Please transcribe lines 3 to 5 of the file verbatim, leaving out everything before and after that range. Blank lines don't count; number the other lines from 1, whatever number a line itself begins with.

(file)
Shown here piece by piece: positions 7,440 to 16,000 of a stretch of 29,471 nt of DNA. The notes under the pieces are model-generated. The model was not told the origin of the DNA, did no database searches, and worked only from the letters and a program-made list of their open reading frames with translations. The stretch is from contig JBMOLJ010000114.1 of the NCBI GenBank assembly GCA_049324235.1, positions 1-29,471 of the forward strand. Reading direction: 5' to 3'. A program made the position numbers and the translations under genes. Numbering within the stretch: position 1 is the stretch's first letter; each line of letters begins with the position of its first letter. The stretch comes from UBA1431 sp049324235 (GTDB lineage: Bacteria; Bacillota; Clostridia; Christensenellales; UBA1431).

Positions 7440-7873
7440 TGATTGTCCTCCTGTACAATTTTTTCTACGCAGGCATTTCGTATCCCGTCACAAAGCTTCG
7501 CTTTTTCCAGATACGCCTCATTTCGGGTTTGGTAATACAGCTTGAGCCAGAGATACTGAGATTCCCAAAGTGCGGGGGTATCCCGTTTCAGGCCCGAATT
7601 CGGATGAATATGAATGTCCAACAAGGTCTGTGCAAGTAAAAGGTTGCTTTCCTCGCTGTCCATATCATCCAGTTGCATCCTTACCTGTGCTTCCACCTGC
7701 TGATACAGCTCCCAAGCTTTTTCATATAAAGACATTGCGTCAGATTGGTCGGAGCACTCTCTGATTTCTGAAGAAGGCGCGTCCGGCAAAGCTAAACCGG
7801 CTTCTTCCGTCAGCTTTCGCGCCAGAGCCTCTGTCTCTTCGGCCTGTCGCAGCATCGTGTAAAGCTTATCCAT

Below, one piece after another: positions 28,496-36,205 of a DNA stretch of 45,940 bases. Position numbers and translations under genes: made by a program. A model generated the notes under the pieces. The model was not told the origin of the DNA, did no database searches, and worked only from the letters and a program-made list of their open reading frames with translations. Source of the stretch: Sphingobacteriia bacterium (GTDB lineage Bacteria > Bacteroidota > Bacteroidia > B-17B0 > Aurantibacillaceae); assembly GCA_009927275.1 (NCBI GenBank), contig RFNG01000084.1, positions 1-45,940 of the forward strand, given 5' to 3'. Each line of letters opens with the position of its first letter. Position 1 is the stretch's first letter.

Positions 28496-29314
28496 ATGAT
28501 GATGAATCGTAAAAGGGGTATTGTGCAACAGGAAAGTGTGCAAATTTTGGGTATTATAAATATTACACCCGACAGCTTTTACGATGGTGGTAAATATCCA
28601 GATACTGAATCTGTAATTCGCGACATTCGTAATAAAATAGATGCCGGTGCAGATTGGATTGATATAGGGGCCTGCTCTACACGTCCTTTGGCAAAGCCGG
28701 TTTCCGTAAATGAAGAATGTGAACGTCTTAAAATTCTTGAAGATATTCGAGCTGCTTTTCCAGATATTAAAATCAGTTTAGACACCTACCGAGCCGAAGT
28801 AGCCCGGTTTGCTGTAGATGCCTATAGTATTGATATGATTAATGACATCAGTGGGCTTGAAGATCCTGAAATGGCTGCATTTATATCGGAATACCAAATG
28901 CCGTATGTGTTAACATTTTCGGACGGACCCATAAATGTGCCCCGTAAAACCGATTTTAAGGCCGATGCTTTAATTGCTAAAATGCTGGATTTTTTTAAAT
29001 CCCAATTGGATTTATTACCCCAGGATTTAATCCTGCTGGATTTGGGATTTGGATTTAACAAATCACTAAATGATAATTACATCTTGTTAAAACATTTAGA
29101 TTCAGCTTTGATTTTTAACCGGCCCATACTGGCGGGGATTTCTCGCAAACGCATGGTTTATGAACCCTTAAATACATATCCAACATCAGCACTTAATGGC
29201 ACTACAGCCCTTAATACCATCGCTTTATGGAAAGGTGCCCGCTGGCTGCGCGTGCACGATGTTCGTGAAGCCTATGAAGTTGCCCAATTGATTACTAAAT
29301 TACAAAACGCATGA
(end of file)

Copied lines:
7440 TGATTGTCCTCCTGTACAATTTTTTCTACGCAGGCATTTCGTATCCCGTCACAAAGCTTCG
7501 CTTTTTCCAGATACGCCTCATTTCGGGTTTGGTAATACAGCTTGAGCCAGAGATACTGAGATTCCCAAAGTGCGGGGGTATCCCGTTTCAGGCCCGAATT
7601 CGGATGAATATGAATGTCCAACAAGGTCTGTGCAAGTAAAAGGTTGCTTTCCTCGCTGTCCATATCATCCAGTTGCATCCTTACCTGTGCTTCCACCTGC